While investigations by both the state attorney general and inspector general continue, state Sen. Tony Avella (D-Bayside) announced at a rally on Saturday that he was calling for a federal investigation into the redistricting process that removed a key piece of land from his 11th Senate District.
At the sidewalk gathering, held on Winchester Boulevard in the shadow of the Creedmor Psychiatric Hospital campus in Queens Village, Avella told the two dozen civic association leaders and concerned area residents in attendance, “Hopefully, the investigations will get to the bottom of this. Whoever did this, if you think that is going to stop me, you’re crazy.”
At issue is the sale in a no-bid deal of 4.5 acres of land at Creedmor by the New York State Dormitory Authority to the Indian Cultural and Community Center, a nonprofit group, at well below market value.
According to Jerry Wind, president of the Bellerose-Hillside Civic Association, who was in attendance at the rally, the land has a value of $7 million, but was sold for around $2 million.
Avella has been one of the loudest voices of opposition to what has been described as a “shady land grab” and suggested on Saturday that the redistricting was “done deliberately to try to silence me.”
He further indicated that the redistricting put him “at a significant disadvantage” and was intended to “nullify my involvement.”
But instead, he said, “It just gives us more cause to fight.”
In the next election, Creedmoor will be within the 14th Senate District, represented by Sen. Malcolm Smith (D-Jamaica).
He indicated that the ICCC, which could not be reached for comment, is still battling the inspector general’s subpoena to turn over relevant documents.
“What are they hiding?” he asked.
The situation dates to 2008, when the ICCC purchased two parcels of land adjacent to homes on the west side of 242nd Street from Union Turnpike to 82nd Avenue, allegedly in order to build a community center, as well as an athletic field and a parking lot.
The plan now includes two nine-story apartment buildings, which Community Board 13 voted against back in October.
“The way the lines were drawn makes absolutely no sense. It smells fishy. This looks like this was done purposely. The lines were an absolute disgrace. They absolutely ignored us,” said Wind.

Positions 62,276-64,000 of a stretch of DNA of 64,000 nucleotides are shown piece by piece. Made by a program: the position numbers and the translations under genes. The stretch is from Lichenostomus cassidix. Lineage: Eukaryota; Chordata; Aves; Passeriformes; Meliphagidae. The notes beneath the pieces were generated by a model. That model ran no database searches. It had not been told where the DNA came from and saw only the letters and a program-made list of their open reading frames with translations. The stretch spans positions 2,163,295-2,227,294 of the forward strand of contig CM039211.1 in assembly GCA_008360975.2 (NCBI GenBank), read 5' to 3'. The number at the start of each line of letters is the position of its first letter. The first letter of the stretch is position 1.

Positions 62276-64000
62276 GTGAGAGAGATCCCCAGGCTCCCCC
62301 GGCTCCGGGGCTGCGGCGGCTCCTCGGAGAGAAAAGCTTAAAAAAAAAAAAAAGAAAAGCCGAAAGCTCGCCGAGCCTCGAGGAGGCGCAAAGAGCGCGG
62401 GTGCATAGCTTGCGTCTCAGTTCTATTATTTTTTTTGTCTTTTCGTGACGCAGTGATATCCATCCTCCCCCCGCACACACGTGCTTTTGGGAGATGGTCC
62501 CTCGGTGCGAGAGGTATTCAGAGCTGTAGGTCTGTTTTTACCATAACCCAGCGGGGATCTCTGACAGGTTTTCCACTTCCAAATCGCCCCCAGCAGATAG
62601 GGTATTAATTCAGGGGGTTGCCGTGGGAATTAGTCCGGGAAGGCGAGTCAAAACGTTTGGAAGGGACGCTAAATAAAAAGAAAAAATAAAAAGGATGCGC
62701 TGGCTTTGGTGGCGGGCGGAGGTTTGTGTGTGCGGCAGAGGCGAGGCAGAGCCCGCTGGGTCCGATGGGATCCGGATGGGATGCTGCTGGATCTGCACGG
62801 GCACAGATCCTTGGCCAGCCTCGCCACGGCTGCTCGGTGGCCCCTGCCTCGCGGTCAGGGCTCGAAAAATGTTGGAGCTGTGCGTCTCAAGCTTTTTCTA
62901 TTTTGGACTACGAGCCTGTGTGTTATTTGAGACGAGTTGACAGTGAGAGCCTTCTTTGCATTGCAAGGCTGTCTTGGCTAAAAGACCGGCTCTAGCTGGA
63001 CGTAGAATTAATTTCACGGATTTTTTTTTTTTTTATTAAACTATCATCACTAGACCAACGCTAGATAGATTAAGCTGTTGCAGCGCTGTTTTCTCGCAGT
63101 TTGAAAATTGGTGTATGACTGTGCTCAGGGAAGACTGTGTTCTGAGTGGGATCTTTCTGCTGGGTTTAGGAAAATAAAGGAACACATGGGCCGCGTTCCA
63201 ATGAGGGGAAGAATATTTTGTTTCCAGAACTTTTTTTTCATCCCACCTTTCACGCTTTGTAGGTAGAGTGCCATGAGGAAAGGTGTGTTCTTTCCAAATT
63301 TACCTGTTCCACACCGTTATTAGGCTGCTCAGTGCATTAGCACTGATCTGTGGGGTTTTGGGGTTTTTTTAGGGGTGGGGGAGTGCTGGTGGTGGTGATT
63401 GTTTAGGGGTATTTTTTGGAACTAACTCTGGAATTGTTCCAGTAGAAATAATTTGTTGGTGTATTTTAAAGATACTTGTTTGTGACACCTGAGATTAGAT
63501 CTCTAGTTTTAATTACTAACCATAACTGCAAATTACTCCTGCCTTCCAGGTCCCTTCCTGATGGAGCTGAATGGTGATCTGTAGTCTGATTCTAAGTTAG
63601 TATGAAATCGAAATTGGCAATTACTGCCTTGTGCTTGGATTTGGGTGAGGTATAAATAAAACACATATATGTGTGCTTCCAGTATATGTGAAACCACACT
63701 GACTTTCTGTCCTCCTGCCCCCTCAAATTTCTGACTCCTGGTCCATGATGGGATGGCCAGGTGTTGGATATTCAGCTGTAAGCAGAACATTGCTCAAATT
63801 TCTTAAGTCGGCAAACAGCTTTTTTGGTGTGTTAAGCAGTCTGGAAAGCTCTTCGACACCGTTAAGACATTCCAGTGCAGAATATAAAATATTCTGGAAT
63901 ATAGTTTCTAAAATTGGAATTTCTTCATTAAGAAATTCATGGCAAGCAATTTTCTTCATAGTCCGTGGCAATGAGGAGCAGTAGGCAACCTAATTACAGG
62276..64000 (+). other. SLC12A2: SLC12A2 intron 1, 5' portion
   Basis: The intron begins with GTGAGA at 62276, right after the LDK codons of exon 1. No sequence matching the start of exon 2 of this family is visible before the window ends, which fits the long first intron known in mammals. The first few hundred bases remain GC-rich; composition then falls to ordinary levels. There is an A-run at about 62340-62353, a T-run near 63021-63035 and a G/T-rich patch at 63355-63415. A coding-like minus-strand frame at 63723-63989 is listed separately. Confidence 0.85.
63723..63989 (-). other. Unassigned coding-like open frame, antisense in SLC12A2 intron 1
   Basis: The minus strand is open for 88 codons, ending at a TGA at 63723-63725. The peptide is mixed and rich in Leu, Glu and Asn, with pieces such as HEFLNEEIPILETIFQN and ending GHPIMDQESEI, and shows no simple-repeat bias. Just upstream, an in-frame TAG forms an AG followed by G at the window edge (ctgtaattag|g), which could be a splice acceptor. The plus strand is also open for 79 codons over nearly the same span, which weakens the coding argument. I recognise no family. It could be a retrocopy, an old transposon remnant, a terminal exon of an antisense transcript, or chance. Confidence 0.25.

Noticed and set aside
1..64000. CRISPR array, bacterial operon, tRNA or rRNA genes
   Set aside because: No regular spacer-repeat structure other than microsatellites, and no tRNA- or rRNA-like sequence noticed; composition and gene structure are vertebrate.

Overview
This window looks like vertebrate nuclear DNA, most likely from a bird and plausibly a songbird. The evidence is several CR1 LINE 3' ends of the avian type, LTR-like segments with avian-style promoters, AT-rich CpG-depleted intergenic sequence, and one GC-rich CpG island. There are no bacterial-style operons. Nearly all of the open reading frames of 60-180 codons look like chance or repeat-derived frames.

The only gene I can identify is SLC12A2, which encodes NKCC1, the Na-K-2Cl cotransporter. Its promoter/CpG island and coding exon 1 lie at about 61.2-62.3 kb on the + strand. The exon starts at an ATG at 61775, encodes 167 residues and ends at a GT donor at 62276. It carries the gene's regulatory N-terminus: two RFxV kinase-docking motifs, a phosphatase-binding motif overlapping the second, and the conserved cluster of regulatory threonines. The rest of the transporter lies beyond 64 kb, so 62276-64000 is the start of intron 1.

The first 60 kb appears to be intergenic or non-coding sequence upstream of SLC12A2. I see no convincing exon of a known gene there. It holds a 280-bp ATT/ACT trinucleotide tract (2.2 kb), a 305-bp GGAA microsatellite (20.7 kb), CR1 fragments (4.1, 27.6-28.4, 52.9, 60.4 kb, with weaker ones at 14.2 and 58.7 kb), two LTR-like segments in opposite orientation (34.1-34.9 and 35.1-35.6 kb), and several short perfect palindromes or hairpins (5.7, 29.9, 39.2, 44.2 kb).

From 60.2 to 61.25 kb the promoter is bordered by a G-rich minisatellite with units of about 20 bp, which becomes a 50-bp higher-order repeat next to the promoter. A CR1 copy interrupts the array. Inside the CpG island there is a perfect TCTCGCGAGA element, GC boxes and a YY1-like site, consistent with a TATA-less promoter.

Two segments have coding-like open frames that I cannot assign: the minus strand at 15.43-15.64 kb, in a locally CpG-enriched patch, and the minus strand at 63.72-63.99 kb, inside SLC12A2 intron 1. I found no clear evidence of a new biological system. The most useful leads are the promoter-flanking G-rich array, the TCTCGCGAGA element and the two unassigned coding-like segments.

As for the construction of the buildings, which would contain 126 units of affordable housing for seniors, Wind said, “I support senior housing, but until I see the plans, I can’t give my support.”
Wind claims that he had been told by the ICCC last May that the plans were still being worked on, but he subsequently found out that the previous month the group had already filed its proposal with the Buildings Department.
“They lied to me,” he said.
The proposed buildings “don’t fit with the character of the neighborhood,” he said.
Another contentious issue surrounds a variance being sought by the ICCC that would allow the group to go ahead with its plan to erect the two buildings on a parcel of land that is in a commercial zone, which prohibits use of the land for residences.
According to Richard Hellenbrecht, who heads CB 13’s Land Use Committee and also represents the Bellerose Commonwealth Civic Association, more than 2,000 local residents have signed letters in an attempt to block the variance, which, he said, is now on hold.
“We will continue to fight against it,” he promised.
Bob Friedrich, representing Eastern Queens United, was also on hand, and issued a statement that said, in part, “Redistricting reform that the governor is touting as a victory is a sham masquerading as reform. Pulling out this state-owned land from the district of the one senator that is calling for accountability on this matter is the manifestation of this corrupt process.”
Mike Castellano, of the Lost Community Civic Association, in noting the presence of so many of the area’s residential leaders, said, “You see here the unity we have. We’re not going to be stepped on.”
Caroline Vereline, who has lived in the Bellerose area for 55 years, called the plan to erect the buildings “sinful,” claiming that “if they build the twin towers, they don’t have enough piping and they’d have to rip up the whole block. Are we paying for that with our taxes or are they paying for that?”
She was also concerned that the new buildings would block homeowners’ views, deprive local children of their play area, and create parking problems.
And based on information she said she has heard, she believes the new buildings are “not a senior place but a condo.”